Supervise vs. Monitor
A reader wants to know if there’s a difference between the verbs supervise and monitor.
Both are synonyms for the act of overseeing the execution of a task or activity. Some speakers use them interchangeably, but they do differ in connotation.
Supervise implies more interaction than monitor. Supervisors have the responsibility of informing and directing, while monitors observe without instructing.
A person who supervises children is expected to step in if they behave contrary to expectations; a person or machine engaged in monitoring an activity is not generally expected to deal directly with a problem, but to alert a person in charge.
The noun form for supervise is supervisor; monitor serves as noun as well as verb. A supervisor is always human; a monitor may be a human being or a machine.
Monitor comes from Latin monere, “to warn.” It’s the monitor’s job to warn someone that some activity is not proceeding according to plan.
You might monitor your utility bills by keeping track of the monthly increases and decreases.
The Yankees also will monitor what the Brewers do with Rickie Weeks, who could be beaten out at second base by Scooter Gennett.
Just asking a child to monitor their own behavior will increase the behavior that you want and reduce the behavior you do not want to see.
Sometimes a monitor may be expected to act, but only in an extreme situation requiring immediate attention.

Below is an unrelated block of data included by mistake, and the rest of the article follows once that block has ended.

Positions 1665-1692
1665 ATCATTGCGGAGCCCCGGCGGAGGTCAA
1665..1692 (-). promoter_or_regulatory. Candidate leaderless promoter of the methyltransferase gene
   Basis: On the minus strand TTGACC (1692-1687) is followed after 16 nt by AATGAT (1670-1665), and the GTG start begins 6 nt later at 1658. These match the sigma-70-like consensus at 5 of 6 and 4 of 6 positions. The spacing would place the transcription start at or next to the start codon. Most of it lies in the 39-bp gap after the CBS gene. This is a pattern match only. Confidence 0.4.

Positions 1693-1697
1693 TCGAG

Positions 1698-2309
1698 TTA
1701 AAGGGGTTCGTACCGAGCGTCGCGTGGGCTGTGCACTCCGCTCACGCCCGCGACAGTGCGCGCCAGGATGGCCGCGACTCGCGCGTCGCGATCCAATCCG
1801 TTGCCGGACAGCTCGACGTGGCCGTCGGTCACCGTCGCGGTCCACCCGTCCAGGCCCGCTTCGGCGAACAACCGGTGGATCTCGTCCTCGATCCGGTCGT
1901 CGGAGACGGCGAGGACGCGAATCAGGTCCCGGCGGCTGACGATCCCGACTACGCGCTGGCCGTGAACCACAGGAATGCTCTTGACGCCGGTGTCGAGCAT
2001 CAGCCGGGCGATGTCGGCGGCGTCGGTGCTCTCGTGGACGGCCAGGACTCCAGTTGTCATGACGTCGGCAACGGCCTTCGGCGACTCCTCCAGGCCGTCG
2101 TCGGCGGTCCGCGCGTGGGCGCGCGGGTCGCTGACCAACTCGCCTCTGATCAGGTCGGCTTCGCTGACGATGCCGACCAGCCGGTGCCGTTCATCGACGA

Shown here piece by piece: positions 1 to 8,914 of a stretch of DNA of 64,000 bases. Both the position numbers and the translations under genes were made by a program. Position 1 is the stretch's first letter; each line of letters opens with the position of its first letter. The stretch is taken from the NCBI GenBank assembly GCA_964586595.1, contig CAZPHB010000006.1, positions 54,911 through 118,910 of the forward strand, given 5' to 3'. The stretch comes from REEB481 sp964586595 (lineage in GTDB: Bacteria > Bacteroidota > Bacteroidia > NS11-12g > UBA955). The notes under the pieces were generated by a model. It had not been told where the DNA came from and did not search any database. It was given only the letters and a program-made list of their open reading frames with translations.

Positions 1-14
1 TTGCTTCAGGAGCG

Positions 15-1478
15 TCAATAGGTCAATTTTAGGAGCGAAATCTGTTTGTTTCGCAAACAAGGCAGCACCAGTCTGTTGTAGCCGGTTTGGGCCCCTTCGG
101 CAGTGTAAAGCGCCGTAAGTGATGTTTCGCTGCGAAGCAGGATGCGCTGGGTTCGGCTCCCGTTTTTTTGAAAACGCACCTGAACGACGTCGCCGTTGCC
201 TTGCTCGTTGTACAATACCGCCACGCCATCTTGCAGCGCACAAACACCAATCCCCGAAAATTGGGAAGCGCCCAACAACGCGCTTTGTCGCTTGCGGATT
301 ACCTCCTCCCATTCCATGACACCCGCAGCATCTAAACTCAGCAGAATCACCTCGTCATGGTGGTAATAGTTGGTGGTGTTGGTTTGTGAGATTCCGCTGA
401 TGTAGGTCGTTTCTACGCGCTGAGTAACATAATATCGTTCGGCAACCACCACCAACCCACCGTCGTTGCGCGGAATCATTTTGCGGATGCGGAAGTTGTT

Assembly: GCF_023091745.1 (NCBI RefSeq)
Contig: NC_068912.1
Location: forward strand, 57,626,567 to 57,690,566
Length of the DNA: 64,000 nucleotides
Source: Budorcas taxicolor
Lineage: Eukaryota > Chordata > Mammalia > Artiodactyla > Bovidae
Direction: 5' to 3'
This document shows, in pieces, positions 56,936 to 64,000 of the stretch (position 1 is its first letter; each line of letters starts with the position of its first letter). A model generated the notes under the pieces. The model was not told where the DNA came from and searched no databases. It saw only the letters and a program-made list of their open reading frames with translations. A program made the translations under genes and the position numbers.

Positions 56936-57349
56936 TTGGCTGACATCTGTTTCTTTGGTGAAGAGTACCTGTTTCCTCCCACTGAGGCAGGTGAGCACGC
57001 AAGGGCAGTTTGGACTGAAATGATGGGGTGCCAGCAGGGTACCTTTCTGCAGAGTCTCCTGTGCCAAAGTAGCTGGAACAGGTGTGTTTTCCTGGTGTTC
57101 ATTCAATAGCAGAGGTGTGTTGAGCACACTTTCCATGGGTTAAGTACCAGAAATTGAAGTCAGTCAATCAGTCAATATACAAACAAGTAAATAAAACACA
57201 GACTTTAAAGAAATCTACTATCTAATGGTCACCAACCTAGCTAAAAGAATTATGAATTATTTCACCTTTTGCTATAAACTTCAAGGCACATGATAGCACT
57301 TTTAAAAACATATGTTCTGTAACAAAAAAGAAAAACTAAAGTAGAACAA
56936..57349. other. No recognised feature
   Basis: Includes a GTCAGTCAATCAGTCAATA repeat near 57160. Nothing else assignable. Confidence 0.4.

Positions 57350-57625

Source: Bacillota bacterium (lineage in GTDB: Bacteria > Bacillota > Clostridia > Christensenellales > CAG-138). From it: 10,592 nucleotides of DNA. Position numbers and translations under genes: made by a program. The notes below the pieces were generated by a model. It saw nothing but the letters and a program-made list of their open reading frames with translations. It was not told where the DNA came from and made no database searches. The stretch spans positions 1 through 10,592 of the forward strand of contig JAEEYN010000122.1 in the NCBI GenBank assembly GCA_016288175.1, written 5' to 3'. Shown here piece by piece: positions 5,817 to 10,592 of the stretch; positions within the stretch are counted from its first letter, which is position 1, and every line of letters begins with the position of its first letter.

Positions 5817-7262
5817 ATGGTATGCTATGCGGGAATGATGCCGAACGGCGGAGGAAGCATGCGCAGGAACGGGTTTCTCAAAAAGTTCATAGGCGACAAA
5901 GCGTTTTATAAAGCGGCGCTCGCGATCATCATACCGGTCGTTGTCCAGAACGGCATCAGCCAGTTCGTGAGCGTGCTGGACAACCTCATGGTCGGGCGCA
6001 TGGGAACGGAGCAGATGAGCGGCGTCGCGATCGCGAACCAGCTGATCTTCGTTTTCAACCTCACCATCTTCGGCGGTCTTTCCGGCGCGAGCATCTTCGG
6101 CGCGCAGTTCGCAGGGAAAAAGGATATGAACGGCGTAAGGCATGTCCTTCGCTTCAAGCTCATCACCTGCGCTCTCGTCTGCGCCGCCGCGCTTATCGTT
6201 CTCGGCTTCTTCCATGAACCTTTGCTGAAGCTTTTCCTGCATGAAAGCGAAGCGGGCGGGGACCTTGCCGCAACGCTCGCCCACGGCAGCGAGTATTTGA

Police expected to monitor Rizzuto funeral visitation closely
Another noun for the person who oversees the work of others is overseer, a word which can bear a negative connotation.
Historically, an overseer was in charge of slaves or, in Australia, a band of convicts.
In modern Australian usage, an overseer is the manager of a sheep station or other rural property. In American usage, an Overseer is a member of a university governing board, or a religious leader.
In general American usage, however, overseer is still strongly associated with slavery; think Jonas Wilkerson in Gone With the Wind.Recommended for you: « Comes to Bear »
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7 Responses to “Supervise vs. Monitor”
What are some connotations of the word “monitor” (Positive and Negative)? 🙂 I’m just curious
Supervise = responsibility
Monitor = NO responsibility except maybe to warn the supervisor, then it is the responsibility of the supervisor to do something.
Dale: I didn’t say that was what computer monitors do anymore. Not once. I actually put any reference to it in the past tense, “you used it to …”. I said that concept is where the term comes from. And it is. As it happens, that is what they are still used for, though. You mentioned, Graphical User Interface. That interface part is the monitoring concept.